In the world of blockchain, it is the sector of fintech where most think Satoshi’s invention will have the greatest impact. And in finance, there are few more elite worlds than those of asset management. So it’s of some significance that a two-year project to disrupt and open up this world using blockchain has now come to fruition.
Last Friday in Zug — a small provincial Swiss town which has embraced crypto startups — the Melonport startup consciously chose to dissolve itself and release its Melon protocol on the world of asset management. It will now build its company on a blockchain protocol it doesn’t control. The precedence for this kind of move in the tech world are many. It’s not unheard for a startup to release an Open API and let other potential competitors build on it, while hoping they will be good enough to beat others. And Red Hat, long ago, built a huge company on top of the open-source Linux software.
What is different here is that Melonport built the Melon Protocol on the Ethereum blockchain, but it will no longer have the majority say on how that protocol develops. No one will technically “own” the Melon Protocol, but the founders of Melonport have entrusted its development to an independent Melon Council, which will provide governance and direction as it develops. What was Melonport will now morph into a new company called Madeeba to build tools on top of its creation. Madeeba will hold one seat on the Melon Council.
Fans of Stars Wars will have to forgive me, but it’s not unlike Obi-Wan Kenobi becoming stronger in “The Force” by allowing Darth Vader to kill him off. Augur is the only major crypto platform to do the same as Melonport: letting the community run the software. Augur has grown steadily too, showing this methodology can work.
Melon will now be an open-source protocol on the Ethereum blockchain for on-chain asset management. This pioneering blockchain software system is designed to allow literally anyone to set up, and manage, an asset management fund.
Melonport founder and now Madeeba founder Mona El Isa told me: “We always promised we would step back and hand over the protocol to a decentralized governance process. This is designed to consider all the stakeholders, the token holders, the developers, and the users (the managers and investors).”
Blockchain technology has the potential to radically transform business and allow community owned networks. However, getting the governance right is key in this space. That’s why creating a system that prevents co-option and capture by vested interests is so important. Other blockchains, such as EOS, have been criticized for being in thrall to a limited number of nodes, for instance.
The Melon Council is composed of the Melon Technical Council (MTC) and representatives of Melon Exposed Businesses (MEB). The first seats of the MTC have been assigned by the outgoing Melonport team to:
• Will Harborne (Director of Operations at Ethfinex)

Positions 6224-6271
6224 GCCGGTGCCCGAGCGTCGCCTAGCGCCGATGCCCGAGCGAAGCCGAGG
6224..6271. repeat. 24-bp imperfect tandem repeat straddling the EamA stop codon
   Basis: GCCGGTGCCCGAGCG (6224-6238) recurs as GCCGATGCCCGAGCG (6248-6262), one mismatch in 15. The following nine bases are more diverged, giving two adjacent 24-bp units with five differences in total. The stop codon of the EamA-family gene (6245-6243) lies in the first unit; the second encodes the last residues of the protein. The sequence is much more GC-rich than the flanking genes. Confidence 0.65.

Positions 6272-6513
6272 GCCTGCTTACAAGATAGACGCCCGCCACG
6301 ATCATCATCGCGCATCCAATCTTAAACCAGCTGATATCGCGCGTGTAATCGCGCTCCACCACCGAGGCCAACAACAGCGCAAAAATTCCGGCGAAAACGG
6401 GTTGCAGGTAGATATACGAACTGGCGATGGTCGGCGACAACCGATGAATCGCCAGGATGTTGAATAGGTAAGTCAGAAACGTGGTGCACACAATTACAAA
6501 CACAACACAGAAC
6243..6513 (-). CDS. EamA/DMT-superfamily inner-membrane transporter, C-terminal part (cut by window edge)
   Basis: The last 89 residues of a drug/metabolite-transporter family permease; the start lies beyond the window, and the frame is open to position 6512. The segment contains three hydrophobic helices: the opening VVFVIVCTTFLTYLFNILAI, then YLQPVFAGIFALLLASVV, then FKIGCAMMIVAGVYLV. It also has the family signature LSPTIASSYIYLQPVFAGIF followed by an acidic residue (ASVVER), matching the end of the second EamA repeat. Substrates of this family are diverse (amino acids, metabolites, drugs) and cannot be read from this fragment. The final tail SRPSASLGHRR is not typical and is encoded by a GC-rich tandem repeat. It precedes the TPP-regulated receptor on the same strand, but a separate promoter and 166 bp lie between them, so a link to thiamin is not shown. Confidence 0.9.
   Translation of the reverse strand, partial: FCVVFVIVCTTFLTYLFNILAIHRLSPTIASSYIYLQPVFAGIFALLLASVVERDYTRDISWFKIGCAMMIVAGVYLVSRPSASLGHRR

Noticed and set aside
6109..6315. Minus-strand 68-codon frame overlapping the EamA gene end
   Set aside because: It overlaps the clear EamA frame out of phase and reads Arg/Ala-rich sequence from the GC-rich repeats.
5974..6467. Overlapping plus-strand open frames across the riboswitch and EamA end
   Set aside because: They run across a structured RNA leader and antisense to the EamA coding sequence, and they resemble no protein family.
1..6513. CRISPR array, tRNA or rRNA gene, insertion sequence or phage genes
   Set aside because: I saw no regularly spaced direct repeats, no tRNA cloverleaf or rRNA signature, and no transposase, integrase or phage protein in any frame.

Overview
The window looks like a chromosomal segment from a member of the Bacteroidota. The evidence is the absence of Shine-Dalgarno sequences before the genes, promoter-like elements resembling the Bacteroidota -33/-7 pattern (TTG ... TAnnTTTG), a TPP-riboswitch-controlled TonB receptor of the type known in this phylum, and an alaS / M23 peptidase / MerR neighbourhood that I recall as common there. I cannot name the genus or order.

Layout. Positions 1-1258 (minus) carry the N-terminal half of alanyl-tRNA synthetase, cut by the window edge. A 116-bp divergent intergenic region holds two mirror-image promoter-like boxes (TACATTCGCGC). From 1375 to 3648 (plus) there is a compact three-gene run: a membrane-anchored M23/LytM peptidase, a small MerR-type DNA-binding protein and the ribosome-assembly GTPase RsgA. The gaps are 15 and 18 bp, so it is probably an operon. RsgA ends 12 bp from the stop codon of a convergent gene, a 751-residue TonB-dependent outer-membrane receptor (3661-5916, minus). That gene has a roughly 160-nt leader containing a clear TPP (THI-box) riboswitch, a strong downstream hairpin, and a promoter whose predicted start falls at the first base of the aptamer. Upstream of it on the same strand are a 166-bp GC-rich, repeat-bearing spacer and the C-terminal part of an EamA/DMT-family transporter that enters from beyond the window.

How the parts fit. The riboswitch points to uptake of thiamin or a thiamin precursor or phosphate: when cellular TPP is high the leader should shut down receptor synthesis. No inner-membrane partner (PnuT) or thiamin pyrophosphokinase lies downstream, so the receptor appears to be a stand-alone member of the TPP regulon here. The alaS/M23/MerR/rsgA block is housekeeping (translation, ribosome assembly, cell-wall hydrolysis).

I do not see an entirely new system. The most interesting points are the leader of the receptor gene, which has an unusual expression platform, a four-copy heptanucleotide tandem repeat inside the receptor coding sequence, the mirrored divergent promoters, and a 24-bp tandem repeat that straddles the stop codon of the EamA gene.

• Nick Munoz-McDonald (former Head of Audit at Solidified)
• KR1 (represented by Janos Berghorn)
• Matthew Di Ferrante (founder, ZK Labs)
• Woorton (represented by Zahreddine Touag)
• Martin Lundfall (Formal Verification Researcher at Dapphub/MakerDAO)
• Fabian Gompf (VP Technology Partnerships at Parity)
• Former Melonport team / Madeeba (represented by Jenna Zenk)
Each Melon Council member will be issued a token that represents their membership into the Melon Council. They will then be able to use that token to make proposals and vote on key issues.
The Melon Council DAO says this will allow decision making within the Melon Council to remain secure and transparent to the community. The members of the Melon Council will be able to vote on-chain on matters such as inviting new members into the Council, adjusting the amgu price, updating the Melon protocol.eth ENS subdomains and updating protocol parameters. The Melon Council will also be able to use Aragon tools to make their decisions about inflation spending transparent.
“We’re doing this to show that we were serious about building a decentralized system. If we stuck around everyone would be relying on us to be the sole maintainer of the protocol, or they might suspect we have some kind of bigger influence,” El Isa continued.
In the race toward decentralized asset management, there have been other attempts to create new vehicles, such as Iconomy and CoinBlock, but it’s fair to say none has been as successful or as long-lived as the Melonport project.
Madeeba will now aim to build a user-friendly product, “so anyone could set up a fund and not even feel you’ve entered into the blockchain space,” says El Isa. A sea of hands (belonging to both traditional and non-traditional asset managers) went up in the room when people were asked if they would pilot both Madeeba and the protocol.
Travis Jacobs — the lead Melon protocol developer and who’s worked on blockchain since 2011 — told me he said he decided to work on Melon to have an effect in an industry that is “sort of shuttered and only accessible to an elite few. It was a great opportunity to spread a democratic effect so anyone could set up an investment fund.”
In dissolving itself in favor of anon source protocol on which it plans to build its own products, the example set by Melonport could have wider ramifications in the nascent blockchain world.
The next time anyone sees a startup announce that it’s working on a “blockchain protocol to rule them all,” the next question to be asked should be: how will that protocol operate for others, and how will it be governed? Because governance has become one question, if not the key question, the brave new world of blockchain must answer.